Volume XIII | Issue 2 | Fall 2013
Arctic Village, Alaska

Lessons learned from the Far North

Tom Gallagher looks to Alaska Natives for ways to engage young men

The young man could not have been over 15 years old, dressed in jeans and a light jacket although the temperature was 20 below. His black hair flowed in the wind as he drove a powerful snowmobile drawing a sled loaded with caribou he had killed to his village. His destination and home was Arctic Village, a small Athabascan community in northern Alaska. 

I knew the young man had exceeded his legal limit for caribou but I knew he was hunting for others — his parents, his extended family, as well as for elders who could no longer hunt. He kept their caribou tags in his pocket while he gathered the hundreds of pounds of meat his people would depend on through the winter. Although he was in his early teens, he was doing a man’s work. 

a sled loaded with caribou he had killed

In 1984, I had the opportunity to visit Arctic Village on the invitation of Alaska Natives. We were studying how young Native men are acculturated and become productive members of a community. At that time there was growing recognition across rural Alaska that young men had a diminishing role in their family and community. The dominant Western community and economy was replacing subsistence ways. More often than not, women now had an office or service job and could buy food, and hunting was no longer essential. Arctic Village was an exception, a very traditional community not yet fully absorbed into Western ways. 

Harnessing energy and talent 

The study was part of the Alaska Native Human Resource Development Program, funded by the Kellogg Foundation. The study engaged men from traditional cultures in striving to find ways to harness the energy and talent of their young men for the good of their community. Many promoted rite-of-passage activities, such as traditional gatherings and ceremonies, while others promoted education and job-skill development, and others wanted young people to be treated as adults as early as age 13. All felt great loss as their young people, particularly young men, failed to engage with the community, and either left for the city or stayed and often became unwelcome troublemakers. 

The Arctic Village experience reminded me of a quip a decade earlier by a University of Michigan professor: “The purpose of society is to control juvenile males.” While certainly not the only purpose, the comment points to the importance of society in helping young men find a path that is productive for them and society. The lack of a path was visible in the Native community over 30 years ago, and now is, arguably, visible in our own communities. 

Opportunity to engage

Few young men in our mainstream culture grow up with responsibility equivalent to serving as the community hunter. Cities and subdivisions provide few opportunities for important engagement. Young men and women who grow up on farms and ranches, however, have more opportunity to engage in important ways. Where I live now (north of Corvallis) I see young people driving big farm equipment, and my experience is that youth in 4-H and FFA often engage with their community through their activities. I have little doubt that young men in rural places have more opportunity to be an important part of their community than young men in cities.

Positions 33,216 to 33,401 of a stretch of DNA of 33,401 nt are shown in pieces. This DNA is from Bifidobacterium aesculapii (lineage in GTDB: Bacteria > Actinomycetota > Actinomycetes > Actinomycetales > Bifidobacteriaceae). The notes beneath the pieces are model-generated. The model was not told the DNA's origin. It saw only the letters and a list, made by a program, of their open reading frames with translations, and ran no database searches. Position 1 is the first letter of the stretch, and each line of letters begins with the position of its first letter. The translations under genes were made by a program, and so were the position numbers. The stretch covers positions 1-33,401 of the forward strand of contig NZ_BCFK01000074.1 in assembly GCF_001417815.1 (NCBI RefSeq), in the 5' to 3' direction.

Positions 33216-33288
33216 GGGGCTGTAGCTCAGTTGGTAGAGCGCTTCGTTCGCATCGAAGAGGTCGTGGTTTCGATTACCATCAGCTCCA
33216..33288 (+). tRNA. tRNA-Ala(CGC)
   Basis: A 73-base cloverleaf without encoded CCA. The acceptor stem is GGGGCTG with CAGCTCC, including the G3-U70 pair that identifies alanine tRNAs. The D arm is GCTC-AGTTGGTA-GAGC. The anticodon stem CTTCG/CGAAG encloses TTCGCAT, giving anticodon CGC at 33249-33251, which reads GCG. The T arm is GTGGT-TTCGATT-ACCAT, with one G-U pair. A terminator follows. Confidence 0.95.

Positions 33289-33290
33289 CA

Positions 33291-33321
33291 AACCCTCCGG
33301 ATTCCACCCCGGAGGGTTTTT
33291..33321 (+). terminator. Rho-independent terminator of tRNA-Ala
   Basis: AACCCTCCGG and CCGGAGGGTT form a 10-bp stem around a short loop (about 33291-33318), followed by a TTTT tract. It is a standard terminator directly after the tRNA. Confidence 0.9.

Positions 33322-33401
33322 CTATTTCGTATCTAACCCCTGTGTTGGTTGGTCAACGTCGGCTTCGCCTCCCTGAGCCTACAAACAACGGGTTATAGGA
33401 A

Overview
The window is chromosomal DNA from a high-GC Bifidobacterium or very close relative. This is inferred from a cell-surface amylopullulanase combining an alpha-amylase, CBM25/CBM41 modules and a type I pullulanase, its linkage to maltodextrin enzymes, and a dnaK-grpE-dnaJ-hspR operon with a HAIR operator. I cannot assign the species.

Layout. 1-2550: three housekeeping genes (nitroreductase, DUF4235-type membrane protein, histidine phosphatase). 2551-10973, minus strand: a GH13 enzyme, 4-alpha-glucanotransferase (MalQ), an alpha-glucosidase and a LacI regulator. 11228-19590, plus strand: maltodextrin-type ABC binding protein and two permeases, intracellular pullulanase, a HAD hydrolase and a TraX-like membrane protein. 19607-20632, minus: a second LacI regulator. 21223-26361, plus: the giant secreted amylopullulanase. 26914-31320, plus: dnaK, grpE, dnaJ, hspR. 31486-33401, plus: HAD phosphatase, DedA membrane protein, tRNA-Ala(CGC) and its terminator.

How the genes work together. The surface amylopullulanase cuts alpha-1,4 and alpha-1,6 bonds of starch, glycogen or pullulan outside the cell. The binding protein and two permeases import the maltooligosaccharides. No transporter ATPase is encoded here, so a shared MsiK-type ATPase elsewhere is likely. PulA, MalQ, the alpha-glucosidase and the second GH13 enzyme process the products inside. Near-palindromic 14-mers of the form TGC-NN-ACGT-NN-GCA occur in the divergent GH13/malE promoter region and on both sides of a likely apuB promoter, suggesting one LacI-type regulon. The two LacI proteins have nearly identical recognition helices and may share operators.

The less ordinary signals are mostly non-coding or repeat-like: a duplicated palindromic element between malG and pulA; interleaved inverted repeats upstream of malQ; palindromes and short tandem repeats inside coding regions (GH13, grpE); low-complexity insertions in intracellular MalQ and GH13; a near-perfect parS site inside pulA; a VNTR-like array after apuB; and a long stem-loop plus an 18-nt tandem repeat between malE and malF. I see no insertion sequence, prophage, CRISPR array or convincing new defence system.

Whether urban or rural, one piece of the puzzle must be engagement of older men to mentor and guide younger men. However, if older men are themselves not engaged they cannot be of help, and if older men don’t understand their roles as mentors, the opportunity is lost both for the young man and for the community. 

The rapid changes in society make crossing the age divide more difficult. Where there was probably very little difference between generations less than a century ago, now each generation has a name – Boomers, Gen-X, Millenials. 

One of the core strategies of the Ford Institute Leadership Program is to bring age groups together. The classes provide the opportunity for people of different ages to get to know each other, and the classes provide all with models of how to work together for the good of the community. 

Engaging youth and elders 

Most community leadership programs target mid-career adults; I’m very pleased that the Institute’s leadership classes engage youth and elders as well. It was a model I learned in Alaska but one that is working for the Institute and for rural Oregon and Northern California. 

Building community capacity cannot be about a targeted population, but must draw from the breadth and diversity of the community. Within this strategy is the very real value of engaging young men in community.

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